The whole point of ABC's Roseanne reboot is to show what “real life” looks like for everyone who doesn’t qualify for a guest starring role in a Real Housewives franchise or a Keeping Up With The Kardashians episode. Executive producer-slash-showrunner Whitney Cummings said as much earlier this year, revealing the revival's writing team even brought in blue collar focus groups to get to the truth of certain Americans' situation. That’s why we see the Conner family, just over 20 years after their iconic sitcom ended, dealing with “average” 2018 problems like health insurance failings, polarizing political views, and what to do when you have both a stray handgun and new children in a house.
So, when viewers look at Roseanne, they’re supposed to see their own world reflected back at them on screen. Except, among all the heartland realness, there’s one jarring element sticking out like a sore thumb. Everyone, how is Becky Conner’s (Alicia Goranson) entire pregnancy scheme built on a lie as massive as the 43-year-old faking her age?
At first, it sounds like Becky’s possible pregnancy might bring the Conners to another Real Talk chat in the same way Mark’s (Ames McNamara) gender non-conforming outfits or Roseanne (Roseanne Barr) and Jackie Harris’ (Laurie Metcalf) 2016 election feud does. This time, it seems possible the Roseanne family will have to question their own beliefs on what “My body, my choice” really means to them and how they view motherhood. The story certainly starts to walk down that road when Roseanne threatens to kidnap the prospective baby Becky could have and Conner patriarch Dan (John Goodman) angrily storms out of dinner upon hearing of his daughter’s plans.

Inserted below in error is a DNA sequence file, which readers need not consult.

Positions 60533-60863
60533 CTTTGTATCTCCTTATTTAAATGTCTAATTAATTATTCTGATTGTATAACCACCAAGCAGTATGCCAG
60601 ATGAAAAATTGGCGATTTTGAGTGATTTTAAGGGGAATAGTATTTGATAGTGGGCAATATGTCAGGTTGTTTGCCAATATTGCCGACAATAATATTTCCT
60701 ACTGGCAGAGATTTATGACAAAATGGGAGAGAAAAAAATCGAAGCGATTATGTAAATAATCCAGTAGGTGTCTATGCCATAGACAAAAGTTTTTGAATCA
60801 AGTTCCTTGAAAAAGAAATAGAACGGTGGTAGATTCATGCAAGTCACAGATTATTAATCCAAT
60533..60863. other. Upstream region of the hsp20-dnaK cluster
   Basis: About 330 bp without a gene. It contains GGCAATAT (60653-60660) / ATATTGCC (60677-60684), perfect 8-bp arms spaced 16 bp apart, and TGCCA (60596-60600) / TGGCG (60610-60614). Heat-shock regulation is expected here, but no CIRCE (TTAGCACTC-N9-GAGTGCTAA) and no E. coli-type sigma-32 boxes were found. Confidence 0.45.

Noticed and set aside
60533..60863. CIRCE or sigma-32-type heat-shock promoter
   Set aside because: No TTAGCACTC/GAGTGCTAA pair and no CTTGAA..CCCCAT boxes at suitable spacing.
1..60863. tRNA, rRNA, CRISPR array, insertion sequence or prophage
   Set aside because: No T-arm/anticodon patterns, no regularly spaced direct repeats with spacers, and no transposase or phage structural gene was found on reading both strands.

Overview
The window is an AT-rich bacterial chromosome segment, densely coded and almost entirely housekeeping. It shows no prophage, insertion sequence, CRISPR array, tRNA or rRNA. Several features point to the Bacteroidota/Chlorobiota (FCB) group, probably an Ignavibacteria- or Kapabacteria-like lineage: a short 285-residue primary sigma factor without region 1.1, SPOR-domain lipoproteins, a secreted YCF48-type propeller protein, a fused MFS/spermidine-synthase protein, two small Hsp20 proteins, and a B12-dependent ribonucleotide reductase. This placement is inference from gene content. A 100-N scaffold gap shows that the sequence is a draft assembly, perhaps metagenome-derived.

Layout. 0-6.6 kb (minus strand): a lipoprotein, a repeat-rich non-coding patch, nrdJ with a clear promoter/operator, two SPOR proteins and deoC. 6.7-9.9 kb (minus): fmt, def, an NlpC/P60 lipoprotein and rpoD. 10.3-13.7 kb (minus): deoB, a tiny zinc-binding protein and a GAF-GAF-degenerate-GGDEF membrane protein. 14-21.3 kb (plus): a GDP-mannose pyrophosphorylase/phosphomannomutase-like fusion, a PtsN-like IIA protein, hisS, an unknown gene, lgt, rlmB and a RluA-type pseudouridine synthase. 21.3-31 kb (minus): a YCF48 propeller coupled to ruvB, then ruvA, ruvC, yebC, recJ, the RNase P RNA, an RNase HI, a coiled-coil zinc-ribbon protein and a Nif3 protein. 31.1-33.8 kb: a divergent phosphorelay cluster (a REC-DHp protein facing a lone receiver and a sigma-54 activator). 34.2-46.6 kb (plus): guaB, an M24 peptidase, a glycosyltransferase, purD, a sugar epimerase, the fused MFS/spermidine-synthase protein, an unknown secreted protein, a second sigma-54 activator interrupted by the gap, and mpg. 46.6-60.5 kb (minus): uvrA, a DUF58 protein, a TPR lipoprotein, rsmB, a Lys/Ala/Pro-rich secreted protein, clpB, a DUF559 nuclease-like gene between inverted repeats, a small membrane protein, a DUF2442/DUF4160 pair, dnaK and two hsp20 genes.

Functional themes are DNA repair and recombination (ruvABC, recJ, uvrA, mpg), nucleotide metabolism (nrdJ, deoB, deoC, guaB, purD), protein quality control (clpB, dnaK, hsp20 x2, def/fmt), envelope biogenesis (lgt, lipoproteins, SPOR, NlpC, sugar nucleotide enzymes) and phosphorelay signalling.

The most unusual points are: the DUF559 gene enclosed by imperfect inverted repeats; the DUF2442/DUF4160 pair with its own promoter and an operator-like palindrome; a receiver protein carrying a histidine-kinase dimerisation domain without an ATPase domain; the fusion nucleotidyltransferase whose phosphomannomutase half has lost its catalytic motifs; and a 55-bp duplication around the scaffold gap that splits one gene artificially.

Dan’s beer-in-hand rant over Becky’s decision has a decidedly anti-choice flavor as he rages to his wife, “In this family, if you get pregnant, you’re gonna have the baby … we’re gonna raise the baby.” Hypothetically, it would be interesting to see how those conservative values collide with Becky’s working class woes. After all, she’s only planning to be a surrogate, and use her own egg in the process, to gain the kind of financial security unavailable to her as a widow in the service industry without a high school diploma.
Instead, any of that deep-dive complexity is dropped in favor of the comedy of Becky keeping up her age-based lie. As the maybe-mom-to-be explains in the revival’s premiere, “Twenty Years to Life,” she told Andrea (Sarah Chalke, who played replacement Becky in the 90s), the woman she may surrogate for, that she’s 33-years-old. As a joke, 43-year-old Becky adds that her very fake age is her “skin age” according “to the lady at the MAC counter.”
But, the local cosmetics counter employee isn’t an actual expert, or a viable form of identification, like, say, a state I.D. or medical records. Those very official items also happen to be exactly what would be uncovered in the surrogacy process, as opposed to what a local makeup artists thinks. As Becky herself says, she has to sign a medical release form and go for a check-up in order to begin her pregnancy. Becky's age would be roughly the second piece of information Andrea would find out from the early steps of the surrogacy process.